An ode to reading that raises too many concerns.

PLEASE, LOUISE

A young girl sets out on a solitary walk to a surprise destination.

With rain threatening, a little girl leaves home by herself wearing bright yellow boots and a slicker. The streets are filled with fearful sights and sounds—a barking dog, a darkened house, a junkyard and a statue of a bird of prey. But then light and shelter from the storm fill the pages as Louise enters a well-stocked library where “Imagination is an open door. / Step in here and let it soar.” Louise comfortably stretches out on a rainbow-hued floor to read before walking home, passing the now-friendly dog and people sitting on the steps of the house, now shining brightly in the sun. She sits in front of her own house surrounded by books and then goes inside to settle herself in a cozy window seat to read. The Morrisons, mother and son, write in rhyming couplets with the message firmly hammered home: “[B]ooks can teach and please Louise.” Adult readers may find this disconcerting: A child alone on dark and scary streets finds comfort solely from books (even library staff are nowhere to be seen). Strickland’s watercolor-and-gouache paintings are delicate, detailed and beautiful. Louise is a lovely child and a poster girl for reading. Still, that there appear to be no caring adults in her world is troubling.

An ode to reading that raises too many concerns. (Picture book. 4-7)

Pub Date: March 4, 2014

ISBN: 978-1-4169-8338-5

Page Count: 32

Publisher: Paula Wiseman/Simon & Schuster

Review Posted Online: Feb. 5, 2014

Kirkus Reviews Issue: Feb. 15, 2014

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Making friends isn’t always this easy and convenient.

BUDDY'S NEW BUDDY

From the Growing With Buddy series , Vol. 3

How do you make a new friend when an old one moves away?

Buddy (from Sorry, Grown-Ups, You Can’t Go to School, 2019, etc.) is feeling lonely. His best friend just moved across town. To make matters worse, there is a field trip coming up, and Buddy needs a bus partner. His sister, Lady, has some helpful advice for making a new pal: “You just need to find something you have in common.” Buddy loves the game Robo Chargers and karate. Surely there is someone else who does, too! Unfortunately, there isn’t. However, when a new student arrives (one day later) and asks everyone to call her Sunny instead of Alison, Buddy gets excited. No one uses his given name, either; they just call him Buddy. He secretly whispers his “real, official name” to Sunny at lunch—an indication that a true friendship is being formed. The rest of the story plods merrily along, all pieces falling exactly into place (she even likes Robo Chargers!), accompanied by Bowers’ digital art, a mix of spot art and full-bleed illustrations. Friendship-building can be an emotionally charged event in a child’s life—young readers will certainly see themselves in Buddy’s plight—but, alas, there is not much storytelling magic to be found. Buddy and his family are White, Sunny and Mr. Teacher are Black, and Buddy’s other classmates are racially diverse. (This book was reviewed digitally.)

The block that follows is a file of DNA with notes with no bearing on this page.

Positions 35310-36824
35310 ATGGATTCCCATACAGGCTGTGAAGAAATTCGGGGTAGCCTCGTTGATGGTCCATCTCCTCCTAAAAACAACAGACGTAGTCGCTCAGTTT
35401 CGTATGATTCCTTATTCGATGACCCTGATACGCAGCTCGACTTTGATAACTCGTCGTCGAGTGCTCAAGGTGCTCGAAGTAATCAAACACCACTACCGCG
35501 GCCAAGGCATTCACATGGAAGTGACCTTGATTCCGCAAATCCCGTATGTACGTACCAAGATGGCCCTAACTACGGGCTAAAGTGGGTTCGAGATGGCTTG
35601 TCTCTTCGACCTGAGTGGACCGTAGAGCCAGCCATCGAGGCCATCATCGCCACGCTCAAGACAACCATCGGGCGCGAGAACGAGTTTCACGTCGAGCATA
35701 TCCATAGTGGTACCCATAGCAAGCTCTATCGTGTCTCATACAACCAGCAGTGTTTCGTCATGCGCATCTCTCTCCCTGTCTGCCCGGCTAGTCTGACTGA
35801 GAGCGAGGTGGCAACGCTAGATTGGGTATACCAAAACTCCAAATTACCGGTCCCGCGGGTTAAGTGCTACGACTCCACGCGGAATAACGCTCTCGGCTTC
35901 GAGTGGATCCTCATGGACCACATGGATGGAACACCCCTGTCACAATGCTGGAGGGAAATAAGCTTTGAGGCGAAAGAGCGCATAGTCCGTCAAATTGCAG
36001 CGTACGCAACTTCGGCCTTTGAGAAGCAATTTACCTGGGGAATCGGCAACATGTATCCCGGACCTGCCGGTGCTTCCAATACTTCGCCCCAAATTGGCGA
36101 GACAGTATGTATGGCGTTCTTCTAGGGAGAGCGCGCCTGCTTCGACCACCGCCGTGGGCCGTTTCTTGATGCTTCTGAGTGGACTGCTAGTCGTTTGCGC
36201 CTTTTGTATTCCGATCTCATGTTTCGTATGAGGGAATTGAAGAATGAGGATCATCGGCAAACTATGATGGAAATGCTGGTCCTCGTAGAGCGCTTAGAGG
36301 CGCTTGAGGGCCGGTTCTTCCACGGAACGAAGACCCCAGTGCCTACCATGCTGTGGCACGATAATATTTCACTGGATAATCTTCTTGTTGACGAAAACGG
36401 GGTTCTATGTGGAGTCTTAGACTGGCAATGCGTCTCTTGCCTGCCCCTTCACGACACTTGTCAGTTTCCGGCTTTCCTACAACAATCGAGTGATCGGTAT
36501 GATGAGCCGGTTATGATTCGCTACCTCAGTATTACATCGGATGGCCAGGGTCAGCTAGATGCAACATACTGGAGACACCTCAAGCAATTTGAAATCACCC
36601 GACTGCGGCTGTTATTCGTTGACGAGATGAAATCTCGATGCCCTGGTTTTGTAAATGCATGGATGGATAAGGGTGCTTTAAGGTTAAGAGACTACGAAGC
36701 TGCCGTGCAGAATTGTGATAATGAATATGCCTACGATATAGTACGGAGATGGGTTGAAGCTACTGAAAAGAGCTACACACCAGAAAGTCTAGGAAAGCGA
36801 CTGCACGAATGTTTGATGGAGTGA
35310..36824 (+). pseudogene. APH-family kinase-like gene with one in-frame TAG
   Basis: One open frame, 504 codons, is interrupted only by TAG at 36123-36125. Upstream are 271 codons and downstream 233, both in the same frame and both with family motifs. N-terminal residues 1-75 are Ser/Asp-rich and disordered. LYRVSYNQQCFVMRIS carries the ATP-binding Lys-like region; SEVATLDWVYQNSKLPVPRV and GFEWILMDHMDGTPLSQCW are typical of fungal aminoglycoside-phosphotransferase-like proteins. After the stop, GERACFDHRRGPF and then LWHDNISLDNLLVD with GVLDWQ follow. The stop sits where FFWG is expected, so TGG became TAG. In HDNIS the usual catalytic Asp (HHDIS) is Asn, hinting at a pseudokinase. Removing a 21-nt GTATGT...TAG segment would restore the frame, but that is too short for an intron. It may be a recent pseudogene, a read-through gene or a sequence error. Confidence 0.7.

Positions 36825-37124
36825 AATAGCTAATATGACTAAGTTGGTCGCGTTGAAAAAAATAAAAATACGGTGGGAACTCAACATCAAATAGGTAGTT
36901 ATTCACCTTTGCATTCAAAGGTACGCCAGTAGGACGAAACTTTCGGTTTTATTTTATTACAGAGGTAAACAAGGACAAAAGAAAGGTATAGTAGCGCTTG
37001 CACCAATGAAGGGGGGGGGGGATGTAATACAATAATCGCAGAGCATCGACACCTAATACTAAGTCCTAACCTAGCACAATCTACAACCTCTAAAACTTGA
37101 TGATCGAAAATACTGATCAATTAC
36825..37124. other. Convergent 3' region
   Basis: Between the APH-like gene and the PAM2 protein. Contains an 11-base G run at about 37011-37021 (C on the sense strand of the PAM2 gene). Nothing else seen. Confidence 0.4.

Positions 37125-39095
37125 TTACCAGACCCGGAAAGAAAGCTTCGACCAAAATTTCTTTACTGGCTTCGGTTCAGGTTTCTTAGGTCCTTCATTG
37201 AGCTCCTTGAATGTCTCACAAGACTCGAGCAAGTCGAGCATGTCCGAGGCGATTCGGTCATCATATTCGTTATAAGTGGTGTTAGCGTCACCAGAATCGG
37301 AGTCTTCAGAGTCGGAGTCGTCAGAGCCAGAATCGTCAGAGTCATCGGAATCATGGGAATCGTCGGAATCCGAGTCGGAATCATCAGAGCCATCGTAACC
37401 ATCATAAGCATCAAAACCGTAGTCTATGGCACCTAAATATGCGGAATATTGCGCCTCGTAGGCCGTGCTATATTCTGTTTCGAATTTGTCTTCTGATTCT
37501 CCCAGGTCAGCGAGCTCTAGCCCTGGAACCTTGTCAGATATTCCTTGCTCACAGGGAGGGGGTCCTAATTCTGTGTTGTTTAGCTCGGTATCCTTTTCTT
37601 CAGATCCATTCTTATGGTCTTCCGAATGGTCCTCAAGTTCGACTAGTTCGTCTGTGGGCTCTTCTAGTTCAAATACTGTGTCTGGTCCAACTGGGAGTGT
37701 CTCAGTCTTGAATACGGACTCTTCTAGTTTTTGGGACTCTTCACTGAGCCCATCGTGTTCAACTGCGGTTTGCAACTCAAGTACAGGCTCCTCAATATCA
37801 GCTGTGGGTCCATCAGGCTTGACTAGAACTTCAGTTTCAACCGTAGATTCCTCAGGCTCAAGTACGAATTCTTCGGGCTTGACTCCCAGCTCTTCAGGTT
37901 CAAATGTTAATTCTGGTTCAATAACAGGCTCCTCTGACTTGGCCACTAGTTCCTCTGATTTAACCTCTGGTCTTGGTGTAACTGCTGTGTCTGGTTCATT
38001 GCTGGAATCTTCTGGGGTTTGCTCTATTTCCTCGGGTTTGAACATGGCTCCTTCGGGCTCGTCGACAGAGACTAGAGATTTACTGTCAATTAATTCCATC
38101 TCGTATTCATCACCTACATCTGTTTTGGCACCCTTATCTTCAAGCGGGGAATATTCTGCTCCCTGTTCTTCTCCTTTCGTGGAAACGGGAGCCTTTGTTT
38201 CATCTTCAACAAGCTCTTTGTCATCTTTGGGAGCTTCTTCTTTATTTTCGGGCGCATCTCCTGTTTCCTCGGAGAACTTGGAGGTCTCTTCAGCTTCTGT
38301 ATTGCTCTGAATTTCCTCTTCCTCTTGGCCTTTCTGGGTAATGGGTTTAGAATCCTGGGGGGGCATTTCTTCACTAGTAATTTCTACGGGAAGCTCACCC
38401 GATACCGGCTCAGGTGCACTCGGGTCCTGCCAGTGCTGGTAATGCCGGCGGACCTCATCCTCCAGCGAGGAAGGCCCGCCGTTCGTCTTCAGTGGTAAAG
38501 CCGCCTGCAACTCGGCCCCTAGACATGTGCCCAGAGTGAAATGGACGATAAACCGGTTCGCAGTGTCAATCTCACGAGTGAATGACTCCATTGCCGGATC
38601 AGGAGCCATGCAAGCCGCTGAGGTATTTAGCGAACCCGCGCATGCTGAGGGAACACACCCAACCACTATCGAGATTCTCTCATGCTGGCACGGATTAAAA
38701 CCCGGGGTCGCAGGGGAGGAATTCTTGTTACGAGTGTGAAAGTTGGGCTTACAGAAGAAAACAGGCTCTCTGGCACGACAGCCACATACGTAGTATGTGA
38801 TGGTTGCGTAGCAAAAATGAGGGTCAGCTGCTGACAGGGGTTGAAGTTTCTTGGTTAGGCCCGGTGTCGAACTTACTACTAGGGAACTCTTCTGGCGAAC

Making friends isn’t always this easy and convenient. (Picture book. 4-7)

Pub Date: July 12, 2022

ISBN: 978-0-593-30709-0

Page Count: 40

Publisher: Random House

Review Posted Online: March 30, 2022

Kirkus Reviews Issue: April 15, 2022

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A full-hearted valentine.

THIS IS A SCHOOL

A soaring panegyric to elementary school as a communal place to learn and grow.

“This is a kid,” Schu begins. “This is a kid in a class. This is a class in a hall….” If that class—possibly second graders, though they could be a year to either side of that—numbers only about a dozen in Jamison’s bright paintings, it makes up for that in diversity, with shiny faces of variously brown or olive complexion well outnumbering paler ones; one child using a wheelchair; and at least two who appear to be Asian. (The adult staff is likewise racially diverse.) The children are individualized in the art, but the author’s narrative is addressed more to an older set of readers as it runs almost entirely to collective nouns and abstract concepts: “We share. We help. / This is a community, growing.” Younger audiences will zero in on the pictures, which depict easily recognizable scenes of both individual and collective learning and play, with adults and classmates always on hand to help out or join in. Signs of conflict are unrealistically absent, but an occasional downcast look does add a bit of nuance to the general air of eager positivity on display. A sad face at an apartment window with a comment that “[s]ometimes something happens, and we can’t all be together” can be interpreted as an oblique reference to pandemic closings, but the central message here is that school is a physical space, not a virtual one, where learning and community happen. (This book was reviewed digitally.)

A full-hearted valentine. (Picture book. 5-7)

Pub Date: March 29, 2022

ISBN: 978-1-5362-0458-2

Page Count: 40

Publisher: Candlewick

Review Posted Online: March 30, 2022

Kirkus Reviews Issue: April 15, 2022

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